Perhaps being a Pisces gives me a natural affinity for water. Not all water, mind you. I’ve never liked to swim where I can’t see what’s beneath me. I prefer to believe that my love of water comes from spending so many early summers in our swimming hole in Weston, Connecticut.

When my father was making a barn into our house and the surrounding fields into gardens, lawns and terraces, using boulders and rocks from the notoriously rocky Connecticut soil for foundations and borders, he was intentionally creating an unusual home. When he used more rocks...

Perhaps being a Pisces gives me a natural affinity for water. Not all water, mind you. I’ve never liked to swim where I can’t see what’s beneath me. I prefer to believe that my love of water comes from spending so many early summers in our swimming hole in Weston, Connecticut.

When my father was making a barn into our house and the surrounding fields into gardens, lawns and terraces, using boulders and rocks from the notoriously rocky Connecticut soil for foundations and borders, he was intentionally creating an unusual home. When he used more rocks to make a swimming hole for dipping his sweaty body, he unintentionally created a watery playground for the family — a summer haven.

Nature had endowed the little section of water we owned on the Saugatuck River with a gigantic boulder, flat on top and just a few small steps from the woodsy shore. This gave my father the starting point for a dam that would reach across to the oppo- site bank. He cleverly left a small area open between the big boulder and the dam, so that the little bit of rushing water escaped to always keep the swimming hole fresh. Depending on where one was, a small rainbow would sometimes appear from this run-off.

I must have been around six, having by then learned to swim, when I was allowed to go to the swimming hole by myself. Sometimes I spent hours there alone or with friends, having fun splashing and pretending to be mermaids. I had seen Hans Christian Andersen’s mermaid statue in Copenhagen when I was four, after visiting my mother’s family in southern Sweden. My mother had spied a sort of rag doll of the famous maiden in a store and bought it for me. I clung to it for many years, beginning with the transatlantic, ten-day voyage home from Copenhagen to New York on the ocean liner Gripsholm.

My parents didn’t think it possible to drown in such a shallow bit of heaven, but there were snakes, copperhead snakes. My father taught me to recognize them as they sunned themselves on the dam’s warm rocks. He gave me a whistle on the end of a rawhide string to wear around my neck, as he didn’t think my holler was loud enough.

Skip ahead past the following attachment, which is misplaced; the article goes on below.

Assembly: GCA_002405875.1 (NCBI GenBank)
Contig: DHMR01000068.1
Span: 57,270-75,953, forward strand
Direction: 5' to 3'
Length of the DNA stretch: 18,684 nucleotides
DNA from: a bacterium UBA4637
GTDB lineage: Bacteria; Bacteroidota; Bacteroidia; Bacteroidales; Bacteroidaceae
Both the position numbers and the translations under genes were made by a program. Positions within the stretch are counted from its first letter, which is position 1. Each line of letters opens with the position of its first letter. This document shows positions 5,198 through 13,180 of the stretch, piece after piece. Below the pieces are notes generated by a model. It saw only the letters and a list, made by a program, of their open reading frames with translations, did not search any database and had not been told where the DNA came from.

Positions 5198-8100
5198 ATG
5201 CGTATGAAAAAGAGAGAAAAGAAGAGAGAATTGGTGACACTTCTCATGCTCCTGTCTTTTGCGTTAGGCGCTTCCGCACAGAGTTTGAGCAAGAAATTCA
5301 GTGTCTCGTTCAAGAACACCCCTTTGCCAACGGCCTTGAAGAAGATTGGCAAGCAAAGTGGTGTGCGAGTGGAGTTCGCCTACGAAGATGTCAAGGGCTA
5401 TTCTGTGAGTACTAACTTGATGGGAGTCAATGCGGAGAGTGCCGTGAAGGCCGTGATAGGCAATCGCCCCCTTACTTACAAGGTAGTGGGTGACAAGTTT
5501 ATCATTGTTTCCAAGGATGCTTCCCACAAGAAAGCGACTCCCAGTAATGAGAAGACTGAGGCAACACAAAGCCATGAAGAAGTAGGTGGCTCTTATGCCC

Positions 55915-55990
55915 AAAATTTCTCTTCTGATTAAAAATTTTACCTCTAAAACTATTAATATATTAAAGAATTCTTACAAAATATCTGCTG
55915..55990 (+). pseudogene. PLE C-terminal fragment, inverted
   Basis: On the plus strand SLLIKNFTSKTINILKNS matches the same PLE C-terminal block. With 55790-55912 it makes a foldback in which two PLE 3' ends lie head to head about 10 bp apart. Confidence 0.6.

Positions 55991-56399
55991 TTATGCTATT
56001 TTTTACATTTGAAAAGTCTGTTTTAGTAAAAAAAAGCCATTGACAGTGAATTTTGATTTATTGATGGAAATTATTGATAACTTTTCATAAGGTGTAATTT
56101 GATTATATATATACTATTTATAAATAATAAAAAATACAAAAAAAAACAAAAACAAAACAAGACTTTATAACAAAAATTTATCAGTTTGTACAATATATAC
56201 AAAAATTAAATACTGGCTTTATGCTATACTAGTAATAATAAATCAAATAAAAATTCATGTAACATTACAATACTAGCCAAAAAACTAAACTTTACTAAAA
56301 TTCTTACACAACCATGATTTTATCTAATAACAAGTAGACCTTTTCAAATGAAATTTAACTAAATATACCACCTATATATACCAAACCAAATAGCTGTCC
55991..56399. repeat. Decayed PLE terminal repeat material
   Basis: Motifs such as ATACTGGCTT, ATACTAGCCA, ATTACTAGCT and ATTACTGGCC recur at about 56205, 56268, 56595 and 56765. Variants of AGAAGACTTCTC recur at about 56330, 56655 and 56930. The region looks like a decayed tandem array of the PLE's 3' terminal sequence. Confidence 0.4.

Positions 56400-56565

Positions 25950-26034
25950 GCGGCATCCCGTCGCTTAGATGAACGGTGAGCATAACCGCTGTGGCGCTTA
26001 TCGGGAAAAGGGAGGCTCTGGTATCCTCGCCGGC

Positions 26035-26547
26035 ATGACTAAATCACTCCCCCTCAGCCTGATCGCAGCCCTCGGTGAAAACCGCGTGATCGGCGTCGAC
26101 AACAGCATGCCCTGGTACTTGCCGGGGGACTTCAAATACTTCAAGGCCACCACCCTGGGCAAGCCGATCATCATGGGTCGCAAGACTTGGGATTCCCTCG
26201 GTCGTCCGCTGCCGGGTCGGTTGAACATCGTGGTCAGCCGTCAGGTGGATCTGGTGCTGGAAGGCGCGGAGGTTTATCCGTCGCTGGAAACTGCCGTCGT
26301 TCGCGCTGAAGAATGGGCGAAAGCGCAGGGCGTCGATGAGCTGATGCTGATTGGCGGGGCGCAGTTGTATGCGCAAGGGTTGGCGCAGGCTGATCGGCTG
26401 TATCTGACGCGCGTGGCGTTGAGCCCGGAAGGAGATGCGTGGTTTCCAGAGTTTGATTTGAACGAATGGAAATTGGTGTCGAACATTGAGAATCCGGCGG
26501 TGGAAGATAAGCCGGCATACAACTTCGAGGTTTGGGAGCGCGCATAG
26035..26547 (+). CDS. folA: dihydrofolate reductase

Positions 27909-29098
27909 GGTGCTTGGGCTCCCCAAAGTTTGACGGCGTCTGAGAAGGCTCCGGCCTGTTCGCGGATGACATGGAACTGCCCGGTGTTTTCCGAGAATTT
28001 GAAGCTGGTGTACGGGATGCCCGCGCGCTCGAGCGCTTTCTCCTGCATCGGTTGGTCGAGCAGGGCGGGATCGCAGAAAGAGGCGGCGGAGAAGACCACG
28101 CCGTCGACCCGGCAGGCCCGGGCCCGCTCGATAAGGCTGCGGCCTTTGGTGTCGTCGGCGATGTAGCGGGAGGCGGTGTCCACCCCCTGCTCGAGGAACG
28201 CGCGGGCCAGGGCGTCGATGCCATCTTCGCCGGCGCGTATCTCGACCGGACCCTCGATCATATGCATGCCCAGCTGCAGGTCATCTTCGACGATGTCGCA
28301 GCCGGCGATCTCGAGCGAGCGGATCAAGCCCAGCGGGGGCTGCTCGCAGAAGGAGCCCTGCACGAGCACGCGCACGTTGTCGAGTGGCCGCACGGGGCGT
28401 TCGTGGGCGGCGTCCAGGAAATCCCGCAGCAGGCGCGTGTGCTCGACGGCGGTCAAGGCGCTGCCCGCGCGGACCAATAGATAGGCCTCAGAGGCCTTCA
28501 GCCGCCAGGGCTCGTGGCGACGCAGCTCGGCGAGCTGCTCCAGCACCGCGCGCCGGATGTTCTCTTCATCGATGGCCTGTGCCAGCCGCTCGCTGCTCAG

My father told me not to go anywhere near these venomous creatures. He said to “just whistle” if I saw one. Luckily, most of the snakes were harmless and more afraid of me than I was of them. “They were here before we were,” my father told me. Why I didn’t ask about the copperhead’s priority over us, I don’t know. I guess, like so many things back then, one just didn’t question parental authority. All I knew was that copperheads, though not bad, were not to be trifled with.

What I loved to do most was sit on the big boulder and bask in the sun, playing with the rivulets that would come with varying degrees of spray, using my hands to “dam up” the open passage of water. When my father came back from the Bahamas where he’d been on an assignment about underwater photography, he brought back small masks and snorkels for me and my sister. Suddenly, life in the swimming hole was transformed. Instead of finding most of my joy on the boulder, I discovered a whole new world inhabited with minnows, tadpoles, trout and perch. Then, one day, I saw a school of green snakes, or what I thought were snakes.

I paddled back to the boulder, took off my snorkel and whistled twice. My father must have been in the garden, as he was at the swimming hole in a jiffy. “Where is the snake?” he asked, not seeing any sunning themselves on the dam. I pointed to the far end of the swimming hole, telling him nervously, “They’re over there, underwater.”

My father donned my mask, waded over to the spot and dunked his head. Suddenly, his whole body was immersed and his arms flailing. In a matter of seconds he appeared, gripping what looked like two wiggling green snakes. “They aren’t snakes,” he laughed, “they’re harmless eels. Grandma will love to cook them for dinner with new potatoes and dill from the garden.”

My Swedish grandmother, Anna, who lived with us, did just that. My father and mother adored what became known as “Anna’s eels.” I never wanted to taste the Swedish delicacy as they reminded me too much of snakes. But when I did see more eels, I remembered that my father told me to whistle twice.

Many years later, I found out that my father loved all things Swedish and many Swedes, including my mother and grandmother. He also loved Ingrid Bergman — especially in Casablanca, when Humphrey Bogart told his co-star to “just whistle” if she needed him.

RECIPE

Anna’s eels

Ingredients

Serves 4

2 lb eel

1 carrot

1 parsley root

1 onion

½ cup white wine vinegar

1 ½ oz butter

1 ½ oz flour

lemon juice

pepper

sugar

3 tablespoons dill chopped

2 tablespoons parsley chopped

Preparation

1. Thoroughly wash the eel in warm water. Cut into pieces and rub with salt

2. Wash and slice the carrot and parsley root. Peel the onion and cut into quarters. Bring 4 ¼ cups of water, vinegar, and salt to a boil in a saucepan. Cook for 20 minutes. Remove from heat and add eel pieces, allowing them to marinate for 20 minutes

3. Melt butter in another saucepan. Mix in the flour. Add 2 ¼ cups of the eel water, lemon juice, pepper, and sugar to taste. Lastly add the chopped dill, parsley and eel pieces. Allow eel to marinate for another 20 minutes. Serve with boiled new potatoes

This article was originally published in The Spectator’s June 2022 World edition.